Also the biggest story of the 2010-2011 winter was the “Where will Cliff Lee go” story.  The Yankees were thought to be the favorite, but after he left over $20 million on the table to go to Philadelphia the Yankees have been criticized for putting all their eggs into one basket.  This is somewhat true to a point.  With the retirement Pettitte, the Yankees are currently without a certain starter at the fifth spot in the rotation.  Possibilities include:  Sergio Mitre, Joba Chamberlain, Bartolo Colon, Mark Prior, prospect Betances, but the favorite as of now appears to be Freddy Garcia.  Garcia pitched a decent 2010 with the White Sox, but I do not see him as a long term fix.

The Yankees will probably use Garcia until the trade deadline where they will probably go after another pitcher, if they can stay in the playoff race.  Some not-huge name players I see them going after could include:  Fausto Carmona, Armando Galarraga, Scott Kazmir, Joe Blanton, Livan Hernandez, Carlos Zambrano, Brett Myers, Ross Ohlendorf, Aaron Harang, Barry Zito.

The Indians should probably be out of the race so they might shop Carmona.  Same thing about Arizona with Galarraga and Livan Hernandez..  Kazmir and Zito are on good teams, but both have underperformed their current contracts.  The Yankees could take on their salaries, while the Angels and Giants replace them with less money, and similar production.  Joe Blanton could be the odd man out in Philadelphia if Kendrick takes the fifth starters spot.  This would put him on the block.

Aaron Harang could be a small risk player to trade for from San Diego.  Brett Myers’ might be the only reason Houston has to trade him at this point.  They should fall out of the race, but they could hang around the NL Central.  He also just signed an extension.  Ross Ohlendorf, former Yankee, had a 1-11 record in Pittsburgh in 2010, but received poor run support.  His 4.07 ERA should equiv late to a better record on a better team.  He finished the year with a 2.68 ERA in 2010 in his last 11 starts as well.

Zambrano has worn out his welcome in Chicago as well.  Many people fail to realize how strong he finished the year too.  He will probably be on the block if Chicago is out of the race.  Maybe someone could get a bargain for his talent, because of his baggage.

Stay tuned for my NL Rotation rankings within the next couple days.

From Spring Training: First Official Post-My Quick MLB Early Preseason Preview:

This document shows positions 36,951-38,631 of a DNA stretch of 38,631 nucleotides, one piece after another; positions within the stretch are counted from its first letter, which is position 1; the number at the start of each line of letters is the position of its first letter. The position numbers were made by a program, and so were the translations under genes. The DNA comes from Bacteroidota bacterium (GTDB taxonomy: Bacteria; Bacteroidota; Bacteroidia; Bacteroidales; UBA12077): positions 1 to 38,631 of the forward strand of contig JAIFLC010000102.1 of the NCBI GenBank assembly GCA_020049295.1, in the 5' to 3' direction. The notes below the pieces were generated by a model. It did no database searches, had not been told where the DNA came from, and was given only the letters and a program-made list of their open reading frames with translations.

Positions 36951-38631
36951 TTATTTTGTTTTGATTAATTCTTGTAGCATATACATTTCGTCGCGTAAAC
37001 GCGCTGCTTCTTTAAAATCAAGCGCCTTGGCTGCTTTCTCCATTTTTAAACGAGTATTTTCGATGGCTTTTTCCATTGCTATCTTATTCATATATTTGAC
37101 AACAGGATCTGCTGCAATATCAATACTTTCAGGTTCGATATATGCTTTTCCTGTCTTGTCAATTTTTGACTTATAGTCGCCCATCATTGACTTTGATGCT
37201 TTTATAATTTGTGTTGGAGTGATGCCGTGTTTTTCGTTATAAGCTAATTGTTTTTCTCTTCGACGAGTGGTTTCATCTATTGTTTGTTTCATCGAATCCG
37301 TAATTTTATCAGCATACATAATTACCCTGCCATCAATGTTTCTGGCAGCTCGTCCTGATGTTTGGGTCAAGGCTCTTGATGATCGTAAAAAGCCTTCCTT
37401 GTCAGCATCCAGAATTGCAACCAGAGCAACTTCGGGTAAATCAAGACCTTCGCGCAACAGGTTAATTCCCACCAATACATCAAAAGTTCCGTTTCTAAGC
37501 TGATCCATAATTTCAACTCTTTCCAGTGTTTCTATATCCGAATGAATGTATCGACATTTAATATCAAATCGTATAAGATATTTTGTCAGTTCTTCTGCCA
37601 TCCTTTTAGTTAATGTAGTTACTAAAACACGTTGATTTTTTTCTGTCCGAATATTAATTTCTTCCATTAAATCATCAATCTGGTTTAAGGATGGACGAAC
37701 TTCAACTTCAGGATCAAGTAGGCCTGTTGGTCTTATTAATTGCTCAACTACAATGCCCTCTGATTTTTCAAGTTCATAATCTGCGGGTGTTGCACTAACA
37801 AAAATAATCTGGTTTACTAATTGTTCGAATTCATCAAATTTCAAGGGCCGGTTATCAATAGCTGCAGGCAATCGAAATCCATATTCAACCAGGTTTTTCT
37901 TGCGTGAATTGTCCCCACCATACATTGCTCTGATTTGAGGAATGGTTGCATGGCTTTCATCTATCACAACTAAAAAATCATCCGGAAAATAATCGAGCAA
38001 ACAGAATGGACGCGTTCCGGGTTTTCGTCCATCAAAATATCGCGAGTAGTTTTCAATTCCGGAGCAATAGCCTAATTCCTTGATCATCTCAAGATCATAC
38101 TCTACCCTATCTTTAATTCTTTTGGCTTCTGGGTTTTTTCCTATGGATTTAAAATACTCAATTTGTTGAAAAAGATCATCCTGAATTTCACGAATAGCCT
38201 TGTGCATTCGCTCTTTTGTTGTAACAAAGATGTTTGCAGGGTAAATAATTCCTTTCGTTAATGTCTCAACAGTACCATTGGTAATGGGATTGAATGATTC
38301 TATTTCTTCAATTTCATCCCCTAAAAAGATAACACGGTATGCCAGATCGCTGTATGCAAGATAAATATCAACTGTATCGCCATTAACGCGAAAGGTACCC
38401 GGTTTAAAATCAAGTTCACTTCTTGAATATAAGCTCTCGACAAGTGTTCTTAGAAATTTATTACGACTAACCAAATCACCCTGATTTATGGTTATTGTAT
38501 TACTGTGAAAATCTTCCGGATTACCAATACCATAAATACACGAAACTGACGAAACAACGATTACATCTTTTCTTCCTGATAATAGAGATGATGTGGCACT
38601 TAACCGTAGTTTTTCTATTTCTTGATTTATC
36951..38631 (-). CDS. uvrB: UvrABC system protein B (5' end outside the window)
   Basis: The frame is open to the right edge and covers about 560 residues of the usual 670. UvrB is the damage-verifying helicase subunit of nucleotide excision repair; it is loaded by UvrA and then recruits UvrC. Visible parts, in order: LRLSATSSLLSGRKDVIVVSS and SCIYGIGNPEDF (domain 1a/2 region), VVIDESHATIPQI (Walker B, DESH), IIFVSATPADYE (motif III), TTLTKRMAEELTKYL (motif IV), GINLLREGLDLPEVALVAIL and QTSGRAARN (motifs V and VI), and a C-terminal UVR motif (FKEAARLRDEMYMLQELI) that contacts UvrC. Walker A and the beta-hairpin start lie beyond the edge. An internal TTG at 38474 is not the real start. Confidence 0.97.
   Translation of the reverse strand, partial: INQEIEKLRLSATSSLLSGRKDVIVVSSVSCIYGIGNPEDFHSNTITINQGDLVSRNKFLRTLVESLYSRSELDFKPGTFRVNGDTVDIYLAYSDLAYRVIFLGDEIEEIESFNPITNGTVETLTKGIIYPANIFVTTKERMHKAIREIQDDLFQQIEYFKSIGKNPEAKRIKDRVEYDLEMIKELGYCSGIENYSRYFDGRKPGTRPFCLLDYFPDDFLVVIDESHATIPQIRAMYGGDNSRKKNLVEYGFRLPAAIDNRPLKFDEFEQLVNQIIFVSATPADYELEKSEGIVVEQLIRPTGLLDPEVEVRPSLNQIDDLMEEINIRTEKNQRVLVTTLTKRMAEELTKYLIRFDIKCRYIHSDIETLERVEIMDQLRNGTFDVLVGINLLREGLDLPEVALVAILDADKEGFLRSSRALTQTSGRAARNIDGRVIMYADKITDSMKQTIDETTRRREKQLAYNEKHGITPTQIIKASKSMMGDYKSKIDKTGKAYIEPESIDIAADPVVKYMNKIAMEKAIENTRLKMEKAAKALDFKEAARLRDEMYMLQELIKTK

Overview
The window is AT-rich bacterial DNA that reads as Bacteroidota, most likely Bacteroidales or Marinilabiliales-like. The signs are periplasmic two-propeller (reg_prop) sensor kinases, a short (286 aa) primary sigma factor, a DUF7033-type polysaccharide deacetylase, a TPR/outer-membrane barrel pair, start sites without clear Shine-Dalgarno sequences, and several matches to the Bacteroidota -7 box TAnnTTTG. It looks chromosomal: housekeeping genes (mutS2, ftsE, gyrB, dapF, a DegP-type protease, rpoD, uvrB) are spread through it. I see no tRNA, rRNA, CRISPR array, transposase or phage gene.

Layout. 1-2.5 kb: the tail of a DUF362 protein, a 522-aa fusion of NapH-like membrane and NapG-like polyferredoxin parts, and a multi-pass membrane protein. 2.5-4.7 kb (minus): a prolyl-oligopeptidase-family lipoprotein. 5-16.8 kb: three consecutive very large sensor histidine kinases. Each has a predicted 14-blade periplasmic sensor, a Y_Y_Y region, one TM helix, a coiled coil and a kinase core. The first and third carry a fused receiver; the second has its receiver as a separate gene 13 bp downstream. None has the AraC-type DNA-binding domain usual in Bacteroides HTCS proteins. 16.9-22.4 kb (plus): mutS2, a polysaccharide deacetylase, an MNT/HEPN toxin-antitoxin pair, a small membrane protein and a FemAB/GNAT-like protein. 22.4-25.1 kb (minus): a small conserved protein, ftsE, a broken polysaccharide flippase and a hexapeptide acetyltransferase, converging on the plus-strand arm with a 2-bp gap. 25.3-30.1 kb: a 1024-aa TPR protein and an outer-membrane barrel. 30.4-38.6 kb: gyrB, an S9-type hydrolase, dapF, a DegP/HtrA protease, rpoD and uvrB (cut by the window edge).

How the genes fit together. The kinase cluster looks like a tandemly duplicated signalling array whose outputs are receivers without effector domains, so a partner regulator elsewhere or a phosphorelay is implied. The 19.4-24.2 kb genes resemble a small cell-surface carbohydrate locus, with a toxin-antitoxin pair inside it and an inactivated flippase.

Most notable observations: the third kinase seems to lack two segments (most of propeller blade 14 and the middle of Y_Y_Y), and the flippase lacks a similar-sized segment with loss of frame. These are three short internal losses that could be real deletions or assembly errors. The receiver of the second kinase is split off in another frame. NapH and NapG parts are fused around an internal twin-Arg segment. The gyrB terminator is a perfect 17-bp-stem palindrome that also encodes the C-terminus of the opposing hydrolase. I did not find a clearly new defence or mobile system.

Alright first of all let me welcome you to my new web site.  I hope you enjoy it.  I have linked out to some interesting web sites that I enjoy.  For my first post I am not getting into as much depth.  I am going to pick my division winners, dark horses, and a few other things.

Now lets get started!

AL East:  Boston Red Sox
AL Central:  Chicago White Sox
AL West:  Texas Rangers
Wild Card:  New York Yankees
Dark Horse:  Oakland A’s

NL East:  Philadelphia Phillies
NL Central:  Cincinnati Reds
NL West:  San Francisco Giants
Wild Card:  Atlanta Braves
Dark Horse:  Chicago Cubs (Note:  My definition of a Dark Horse is someone most people are not picking.  If I had to select my NL Central I would say 1) Reds 2) Cardinals 3) Brewers 4) Cubs as of today.  I am just saying I believe the Cubs have a shot at coming out of nowhere and maybe making a run and/or winning a Wild Card/Division.)

AL MVP:  Robinson Cano/Josh Hamilton….injury concerns about Hamilton so I am leading toward Cano.
NL MVP:  Joey Votto/Albert Pujols….whichever wins the Division so I am leaning toward Votto.

AL Cy Young:  Jon Lester…dominate stuff and chance for lots of Wins
NL Cy Young:    Zack Greinke…Dominate stuff, fairly weak hitting division, first year in NL so many hitters haven’t seem him live.

AL Rookie of the Year:  Desmond Jennings….Pretty much guaranteed At-bats with lots of speed.
NL Rookie of the Year:  Aroldis Chapman…Arguably the world’s hardest thrower ever…105mph FB & 91mph Slider. It’s his to lose.

AL Manager of the Year:  Joe Girardi…If he can lead the Yankees to the playoffs with a rotation of :  1) CC 2) Hughes 3) Burnett 4) Nova 5) Garcia/Prior/Joba/ Mitre/Colon/Betances/Banuelos you’ll have to give him props.
NL Manager of the Year:  Mike Quade…Chicago could make a big turnaround, voters like this.